The eco-villages are about more than farming and food, though; they are about community connections and power, about social change, about justice. This was driven home to me over and over again as we spoke with MPP members. MPP traces the connections between the many forms of oppression experienced in Haiti.
“You can’t be free if the person next to you isn’t free,” Muler reminded us. MPP was founded more than 40 years ago — it now counts a nationwide membership of more than 60,000 — and has been living this concept out each step along the way. As they recognize the ways that a history of slavery, occupation, and international interference has disempowered their nation, they recognize the ways that ruling elites in Port-au-Prince have disenfranchised the peasants in the countryside.
MPP also recognizes the ways that women have been oppressed, and empowering women is integral to the changes MPP is working to make reality. “To fight the exploitation that men and women experience, we must first fight men’s domination of women,” St. Naré told us. Article 13 of MPP’s bylaws prioritizes equality between men and women.
MPP’s commitment to gender equity shows up in so many ways: their zero-tolerance policy for domestic violence among their members, their prioritization of education for girls and adult literacy for women, and their understanding of the link between education and economic empowerment for a brighter future for girls and women. Women serve in a variety of MPP roles, from doctors to agronomists to the director of their cooperative bank.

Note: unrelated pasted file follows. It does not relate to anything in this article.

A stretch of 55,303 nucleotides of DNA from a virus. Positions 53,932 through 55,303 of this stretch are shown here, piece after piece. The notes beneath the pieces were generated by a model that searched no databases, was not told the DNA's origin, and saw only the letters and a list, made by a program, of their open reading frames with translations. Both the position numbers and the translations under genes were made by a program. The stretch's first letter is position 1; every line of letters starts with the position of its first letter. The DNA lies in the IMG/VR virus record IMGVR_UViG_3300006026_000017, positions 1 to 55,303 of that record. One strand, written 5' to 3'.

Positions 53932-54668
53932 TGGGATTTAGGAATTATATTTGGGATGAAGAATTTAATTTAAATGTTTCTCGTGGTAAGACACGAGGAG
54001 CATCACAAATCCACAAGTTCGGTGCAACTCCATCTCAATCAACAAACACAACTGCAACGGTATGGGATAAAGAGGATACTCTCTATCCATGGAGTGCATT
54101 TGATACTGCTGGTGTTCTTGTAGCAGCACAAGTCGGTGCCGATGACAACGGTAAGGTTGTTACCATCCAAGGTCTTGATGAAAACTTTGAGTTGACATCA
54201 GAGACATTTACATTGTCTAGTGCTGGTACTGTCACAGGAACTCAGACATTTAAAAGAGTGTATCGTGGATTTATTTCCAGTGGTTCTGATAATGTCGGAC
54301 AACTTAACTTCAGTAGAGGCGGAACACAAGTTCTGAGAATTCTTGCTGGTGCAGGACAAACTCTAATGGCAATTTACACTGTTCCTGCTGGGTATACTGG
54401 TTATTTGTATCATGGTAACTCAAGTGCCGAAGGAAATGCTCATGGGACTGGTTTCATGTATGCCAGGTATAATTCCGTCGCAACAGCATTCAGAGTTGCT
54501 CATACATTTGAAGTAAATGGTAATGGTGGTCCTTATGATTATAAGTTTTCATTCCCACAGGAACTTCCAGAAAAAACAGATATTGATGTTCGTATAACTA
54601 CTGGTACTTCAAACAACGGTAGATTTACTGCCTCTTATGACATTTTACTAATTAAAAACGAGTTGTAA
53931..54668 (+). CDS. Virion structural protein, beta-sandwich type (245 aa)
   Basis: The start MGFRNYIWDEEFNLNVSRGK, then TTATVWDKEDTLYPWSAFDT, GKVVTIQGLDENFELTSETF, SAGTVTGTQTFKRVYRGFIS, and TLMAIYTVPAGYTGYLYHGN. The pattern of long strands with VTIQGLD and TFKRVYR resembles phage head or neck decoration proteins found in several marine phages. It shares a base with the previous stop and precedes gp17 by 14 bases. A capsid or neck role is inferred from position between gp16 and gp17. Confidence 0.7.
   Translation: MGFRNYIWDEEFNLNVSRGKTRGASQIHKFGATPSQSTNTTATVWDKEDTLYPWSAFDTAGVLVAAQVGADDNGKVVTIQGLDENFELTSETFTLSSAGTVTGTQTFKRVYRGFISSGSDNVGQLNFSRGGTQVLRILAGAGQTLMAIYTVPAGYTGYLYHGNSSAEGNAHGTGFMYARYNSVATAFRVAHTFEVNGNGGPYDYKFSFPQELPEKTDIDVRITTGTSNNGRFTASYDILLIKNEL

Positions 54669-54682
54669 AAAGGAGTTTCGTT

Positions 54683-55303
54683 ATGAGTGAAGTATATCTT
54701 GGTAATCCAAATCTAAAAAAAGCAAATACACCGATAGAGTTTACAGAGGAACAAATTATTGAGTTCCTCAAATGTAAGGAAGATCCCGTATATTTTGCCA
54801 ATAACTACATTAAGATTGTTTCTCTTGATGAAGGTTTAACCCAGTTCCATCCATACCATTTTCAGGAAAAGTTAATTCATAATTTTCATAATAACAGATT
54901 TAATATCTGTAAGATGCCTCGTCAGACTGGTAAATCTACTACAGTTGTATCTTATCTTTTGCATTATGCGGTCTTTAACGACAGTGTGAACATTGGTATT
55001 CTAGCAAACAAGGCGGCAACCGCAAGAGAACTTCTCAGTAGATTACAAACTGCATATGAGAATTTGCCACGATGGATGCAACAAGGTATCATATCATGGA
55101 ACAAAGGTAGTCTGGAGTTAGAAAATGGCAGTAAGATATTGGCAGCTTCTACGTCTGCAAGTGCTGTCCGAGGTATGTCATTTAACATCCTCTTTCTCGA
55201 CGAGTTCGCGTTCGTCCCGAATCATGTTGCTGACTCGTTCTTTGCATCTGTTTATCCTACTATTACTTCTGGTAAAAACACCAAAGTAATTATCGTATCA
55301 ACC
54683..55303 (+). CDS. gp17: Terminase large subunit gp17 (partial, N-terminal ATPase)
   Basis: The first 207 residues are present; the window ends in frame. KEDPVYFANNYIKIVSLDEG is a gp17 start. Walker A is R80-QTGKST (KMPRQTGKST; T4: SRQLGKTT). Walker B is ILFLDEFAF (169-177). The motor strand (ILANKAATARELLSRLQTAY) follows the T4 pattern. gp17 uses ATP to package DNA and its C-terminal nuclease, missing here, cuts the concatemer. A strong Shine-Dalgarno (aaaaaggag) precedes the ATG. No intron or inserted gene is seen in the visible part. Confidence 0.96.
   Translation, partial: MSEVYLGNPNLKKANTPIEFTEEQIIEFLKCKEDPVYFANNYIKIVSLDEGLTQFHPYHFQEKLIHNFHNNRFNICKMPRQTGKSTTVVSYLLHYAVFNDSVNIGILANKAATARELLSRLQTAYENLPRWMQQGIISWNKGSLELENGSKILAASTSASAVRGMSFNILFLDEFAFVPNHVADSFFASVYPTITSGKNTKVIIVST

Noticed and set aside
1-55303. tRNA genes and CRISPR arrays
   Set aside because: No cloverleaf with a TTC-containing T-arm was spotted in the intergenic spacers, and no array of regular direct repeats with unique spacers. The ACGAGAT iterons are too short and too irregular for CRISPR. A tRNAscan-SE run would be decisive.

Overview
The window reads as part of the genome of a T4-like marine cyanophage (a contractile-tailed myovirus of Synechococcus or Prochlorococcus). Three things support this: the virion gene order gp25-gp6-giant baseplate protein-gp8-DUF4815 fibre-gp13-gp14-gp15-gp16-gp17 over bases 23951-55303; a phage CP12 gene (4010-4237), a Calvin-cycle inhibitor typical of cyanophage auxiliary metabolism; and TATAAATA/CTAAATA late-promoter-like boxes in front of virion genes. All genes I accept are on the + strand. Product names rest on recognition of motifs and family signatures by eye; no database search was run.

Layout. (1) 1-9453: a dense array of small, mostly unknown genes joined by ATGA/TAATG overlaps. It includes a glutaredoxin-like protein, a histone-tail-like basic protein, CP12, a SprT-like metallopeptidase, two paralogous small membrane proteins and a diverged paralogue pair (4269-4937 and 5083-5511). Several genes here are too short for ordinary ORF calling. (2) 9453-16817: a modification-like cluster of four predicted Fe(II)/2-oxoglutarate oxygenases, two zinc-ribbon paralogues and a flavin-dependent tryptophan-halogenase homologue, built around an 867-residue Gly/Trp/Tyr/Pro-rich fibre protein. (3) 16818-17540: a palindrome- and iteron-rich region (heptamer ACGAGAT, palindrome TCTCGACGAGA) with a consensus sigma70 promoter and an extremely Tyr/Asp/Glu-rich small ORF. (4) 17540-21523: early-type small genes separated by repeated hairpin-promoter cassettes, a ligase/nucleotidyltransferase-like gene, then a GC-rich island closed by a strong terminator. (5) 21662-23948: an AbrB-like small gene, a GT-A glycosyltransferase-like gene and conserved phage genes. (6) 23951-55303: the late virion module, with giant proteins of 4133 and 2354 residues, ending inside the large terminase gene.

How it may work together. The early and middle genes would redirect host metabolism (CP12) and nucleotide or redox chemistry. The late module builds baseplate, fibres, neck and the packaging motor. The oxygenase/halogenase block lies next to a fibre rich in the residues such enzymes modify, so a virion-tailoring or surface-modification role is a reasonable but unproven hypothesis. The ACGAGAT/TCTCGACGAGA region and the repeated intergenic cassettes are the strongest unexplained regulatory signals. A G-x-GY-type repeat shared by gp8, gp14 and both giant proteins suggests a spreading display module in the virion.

Giselaine Saint Fleur, an animator and the coordinator of MPP’s 2,000 women’s gwoupman, shared: “My wish for all women is that we be able to take our destiny in our own hands.” The same could be said about MPP’s wish for all peasants, for all Haitians.
POWER, STRENGTH, AND RESILIENCE
So when people say to me, “Oh, it’s so sad, the situation there,” I say: “The challenges that Haiti faces are big and hard and sad — but to leave it at that ignores the strength of Haitians who are actively surviving, actively creating positive change, actively making progress.”
When people say to me, “Is there really any good that can be done?” I say: “Absolutely. There is so much good that already is being done — and is being led by the Haitian people. And we have an important role to play in supporting their vision and moving it forward.”
Then I continue: I tell them about MPP, about Muler, about St. Naré, about Saint Fleur. I tell them about Chavannes Jean-Baptiste, the founder of MPP. I tell them about the song, “Ann Makonnen Fos Nou” (“Let’s Intertwine Our Strengths Together”), that Muler taught us during this last trip. I tell them about the green peppers growing in container gardens and the fresh mangoes. I tell them about the soil I mixed according to the agronomist’s directions (three parts soil, two parts manure, one part sand) and poured into small bags to grow tree saplings; I handed them off to Cassandra, a resident of the second village who we worked alongside at the on-site tree nursery there. I tell them about power, strength, and resilience — of the people I met, of the communities I worked in, of the movement I witnessed.